Even without the furs and jewels with which interpreters of the rôle are often adorned, soprano Kearstin Piper Brown’s Musetta illuminated the stage with elegance and vocal magneticism. Rightly commandeering the spotlight from her first appearance, she toyed with Alcindoro bewitchingly, as much for the benefit of her on-stage audience as for her own amusement. The top Bs evincing Musetta’s desire for total liberation from patriarchal mores, the soprano sang ‘Quando me’n vo’ soletta’ with indomitable éclat. The row with the jealous Marcello in Act Three drew sounds of brash insouciance from this Musetta, but these gave way in Act Four to tones of sublime delicacy.

First declaiming ‘C’è Mimì che mi segue a che sta male’ dolefully, the compassionate lie to Mimì about the muff being a gift from Rodolfo was delivered with gentle tenderness. Piper Brown’s voicing of Musetta’s prayer, ‘Madonna benedetta,’ punctuated by an unusually urgent and unmistakably symbolic request for a screen to shield the flickering candle at Mimì’s bedside, was gorgeously plaintive. Casting her pride aside, Piper Brown’s Musetta silently receded into the background to mourn Mimì, shattered despite having realized that her friend was dying. The relative brevity of the part notwithstanding, Musetta is one of Italian opera’s most iconic rôles, one sometimes diminished by clichés, but, singing sparklingly and acting unaffectedly, Piper Brown made Musetta far more nuanced than a typical operatic seconda donna.

IN REVIEW: baritone SUCHAN KIM as Marcello in Opera in Williamsburg's September 2022 production of Giacomo Puccini's LA BOHÈME [Photograph by Andrew Keefe, © by Gentle Grace Photography & Opera in Williamsburg]Sul lido del Mar Rosso: baritone Suchan Kim as Marcello in Opera in Williamsburg’s September 2022 production of Giacomo Puccini’s La bohème
[Photograph by Andrew Keefe, © by Gentle Grace Photography and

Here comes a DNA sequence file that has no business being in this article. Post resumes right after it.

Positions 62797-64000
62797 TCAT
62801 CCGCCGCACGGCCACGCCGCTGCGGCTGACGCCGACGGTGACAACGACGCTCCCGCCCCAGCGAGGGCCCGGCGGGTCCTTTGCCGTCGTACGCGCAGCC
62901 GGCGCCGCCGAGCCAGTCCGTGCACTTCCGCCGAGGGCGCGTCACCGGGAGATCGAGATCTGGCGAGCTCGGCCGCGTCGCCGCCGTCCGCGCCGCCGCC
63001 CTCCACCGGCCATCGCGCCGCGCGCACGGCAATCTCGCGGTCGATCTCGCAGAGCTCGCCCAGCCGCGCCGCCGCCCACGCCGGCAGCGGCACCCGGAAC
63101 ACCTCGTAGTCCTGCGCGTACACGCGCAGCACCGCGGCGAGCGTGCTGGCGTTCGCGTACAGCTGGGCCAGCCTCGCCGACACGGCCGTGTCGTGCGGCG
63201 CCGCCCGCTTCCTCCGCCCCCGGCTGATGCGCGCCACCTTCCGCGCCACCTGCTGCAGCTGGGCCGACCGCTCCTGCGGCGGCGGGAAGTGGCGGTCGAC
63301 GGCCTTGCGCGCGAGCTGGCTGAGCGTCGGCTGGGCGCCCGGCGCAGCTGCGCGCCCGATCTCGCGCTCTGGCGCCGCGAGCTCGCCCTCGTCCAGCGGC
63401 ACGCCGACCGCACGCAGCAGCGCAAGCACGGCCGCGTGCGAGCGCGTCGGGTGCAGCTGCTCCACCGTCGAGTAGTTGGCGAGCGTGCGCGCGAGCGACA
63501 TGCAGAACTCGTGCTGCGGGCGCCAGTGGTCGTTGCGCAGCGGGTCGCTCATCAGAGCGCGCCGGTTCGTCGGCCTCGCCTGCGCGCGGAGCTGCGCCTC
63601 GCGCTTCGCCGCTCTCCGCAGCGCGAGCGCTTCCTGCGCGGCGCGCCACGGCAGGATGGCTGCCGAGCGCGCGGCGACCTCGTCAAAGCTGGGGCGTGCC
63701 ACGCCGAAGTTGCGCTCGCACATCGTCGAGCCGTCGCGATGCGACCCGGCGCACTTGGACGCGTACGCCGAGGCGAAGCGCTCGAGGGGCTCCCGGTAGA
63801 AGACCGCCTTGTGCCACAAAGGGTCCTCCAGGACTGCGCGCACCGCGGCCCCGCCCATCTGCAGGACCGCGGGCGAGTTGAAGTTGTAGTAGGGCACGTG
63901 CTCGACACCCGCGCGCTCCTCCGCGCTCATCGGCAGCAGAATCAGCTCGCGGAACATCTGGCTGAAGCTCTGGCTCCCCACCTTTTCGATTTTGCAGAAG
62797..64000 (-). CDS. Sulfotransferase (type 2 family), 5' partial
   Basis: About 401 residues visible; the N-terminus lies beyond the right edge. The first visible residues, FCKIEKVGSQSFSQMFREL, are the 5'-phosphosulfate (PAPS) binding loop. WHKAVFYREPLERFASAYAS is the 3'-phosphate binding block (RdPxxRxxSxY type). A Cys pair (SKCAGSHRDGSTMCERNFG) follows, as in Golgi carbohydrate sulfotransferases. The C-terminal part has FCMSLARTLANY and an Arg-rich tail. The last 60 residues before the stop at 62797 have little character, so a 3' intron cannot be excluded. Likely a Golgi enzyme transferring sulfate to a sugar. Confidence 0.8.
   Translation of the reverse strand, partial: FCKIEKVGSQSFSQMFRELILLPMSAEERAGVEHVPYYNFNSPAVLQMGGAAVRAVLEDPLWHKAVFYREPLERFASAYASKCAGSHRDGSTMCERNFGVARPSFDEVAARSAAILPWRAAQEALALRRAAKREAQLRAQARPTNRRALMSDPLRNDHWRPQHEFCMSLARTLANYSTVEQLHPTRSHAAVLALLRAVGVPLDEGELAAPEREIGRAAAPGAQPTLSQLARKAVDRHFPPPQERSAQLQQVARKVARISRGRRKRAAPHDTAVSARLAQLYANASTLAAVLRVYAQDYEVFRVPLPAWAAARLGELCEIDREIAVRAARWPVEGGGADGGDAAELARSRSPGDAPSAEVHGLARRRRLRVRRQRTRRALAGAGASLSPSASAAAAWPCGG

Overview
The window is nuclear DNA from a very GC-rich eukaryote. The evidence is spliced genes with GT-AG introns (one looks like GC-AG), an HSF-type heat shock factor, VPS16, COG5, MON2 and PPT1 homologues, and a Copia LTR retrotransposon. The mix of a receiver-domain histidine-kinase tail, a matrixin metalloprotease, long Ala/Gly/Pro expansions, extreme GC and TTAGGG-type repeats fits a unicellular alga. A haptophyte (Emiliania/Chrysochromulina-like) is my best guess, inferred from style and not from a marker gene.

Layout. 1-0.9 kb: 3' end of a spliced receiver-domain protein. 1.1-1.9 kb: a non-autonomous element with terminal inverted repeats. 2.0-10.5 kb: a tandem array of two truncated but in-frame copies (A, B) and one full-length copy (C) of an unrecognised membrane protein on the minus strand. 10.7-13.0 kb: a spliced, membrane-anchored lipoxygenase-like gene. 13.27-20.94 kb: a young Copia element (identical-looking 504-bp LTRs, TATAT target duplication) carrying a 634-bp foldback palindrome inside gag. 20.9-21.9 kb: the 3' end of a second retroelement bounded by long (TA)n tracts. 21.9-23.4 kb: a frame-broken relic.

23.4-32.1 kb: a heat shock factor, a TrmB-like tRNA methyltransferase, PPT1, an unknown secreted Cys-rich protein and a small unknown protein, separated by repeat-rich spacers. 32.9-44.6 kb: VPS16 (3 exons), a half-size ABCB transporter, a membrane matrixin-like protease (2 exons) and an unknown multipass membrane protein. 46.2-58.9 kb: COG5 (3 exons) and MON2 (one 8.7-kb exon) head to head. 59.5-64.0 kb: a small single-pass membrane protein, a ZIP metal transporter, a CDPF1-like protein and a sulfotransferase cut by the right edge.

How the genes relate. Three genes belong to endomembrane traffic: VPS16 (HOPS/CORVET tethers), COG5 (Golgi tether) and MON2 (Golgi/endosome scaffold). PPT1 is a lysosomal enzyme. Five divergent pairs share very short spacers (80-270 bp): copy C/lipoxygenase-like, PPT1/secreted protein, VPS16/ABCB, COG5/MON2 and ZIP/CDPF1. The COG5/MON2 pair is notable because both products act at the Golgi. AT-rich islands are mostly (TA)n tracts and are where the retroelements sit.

Opera in Williamsburg]

Heard to advantage in all of Opera in Williamsburg’s recent productions, baritone Suchan Kim again earned the audience’s adulation with a thoughtful, marvelously-sung portrayal of Marcello. Hilariously clad in a Snuggie® at the start of Act One, he sang ‘Questo Mar Rosso mi ammollisce’ with a voice that conveyed the frigidity of the unheated garret but simmered with youthful vigor. All of Marcello’s exchanges with his fellow bohemians were voiced with crisp tone and clear diction, Kim demonstrating the innate goodness of the artist’s constitution. In Act Two, ‘Io pur mi sento in vena di gridar’ was pointedly enunciated, and ‘Gioventù mia, to non sei morta’ in the celebrated ensemble brimmed with renewed gusto, Marcello accepting his inability to suppress his attraction to Musetta.

Marcello’s discovery of Mimì outside of the tavern at the beginning of Act Three was the turning point in Kim’s performance. The hearty cheerfulness of the first two acts was replaced by burgeoning concern, the baritone’s singing of ‘È ver, siam qui da un mese’ darkened by doubt, and a sharper edge of exasperation was apparent in the quarreling with Musetta. The pensiveness of Kim’s voicing of ‘Io non so come sia che il mio pennello lavori’ in the Act Four duet with Rodolfo disclosed the young man’s desolation, and an all-too-human guilt shrouded his realization that his reunion with Musetta came at the cost of Mimì’s decline. Apart from a single effortful top F♯ in the duet with Rodolfo, Kim sang Marcello’s music with ease and panache, freeing him to give the earnest painter a soul as captivating as his voice.

IN REVIEW: tenor KOHEI YAMAMOTO as Rodolfo (left) and baritone SUCHAN KIM as Marcello (right) in Opera in Williamsburg's September 2022 production of Giacomo Puccini's LA BOHÈME [Photograph by Andrew Keefe, © by Gentle Grace Photography & Opera in Williamsburg]Amici nel dolore: tenor Kohei Yamamoto as Rodolfo (left) and baritone Suchan Kim as Marcello in Opera in Williamsburg’s September 2022 production of Giacomo Puccini’s La bohème
[Photograph by Andrew Keefe, © by Gentle Grace Photography and
Opera in Williamsburg]

Making his USA début in this performance, Japanese tenor Kohei Yamamoto sang Rodolfo with unwavering commitment to the drama, his voice assuming countless colors as the opera progressed. ‘Nei cieli bigi guardo fumar dai mille comignoli Parigi’ in Act One was sung with bravado, the top As assured, and, following the cavorting with the bohemians and Benoît, an air of seriousness arose in ‘Io resto per terminar l’articolo.’ Yamamoto’s exclamation of ‘Una donna!’ upon hearing Mimì’s voice was filled with wonder, and he imbued the lovers’ first meeting with shy flirtatiousness. Singing ‘Che gelida manina’ in Puccini’s preferred key, D♭ major, he valiantly attempted the interpolated top C expected by audiences but focused not on this one tone but on producing phrasing worthy of a poet. His voicing of ‘O soave fanciulla,’ resolved in accordance with the composer’s wishes with a major triad on E instead of another unwritten top C, radiated new love. This sentiment also suffused the tenor’s singing in Act Two, but the rapture was tarnished by Rodolfo’s domineering admonishments. Nevertheless, Yamamoto sang ‘Questa è Mimì’ and ‘Sappi per tuo governo’ attractively, the voice gleaming with romantic zeal.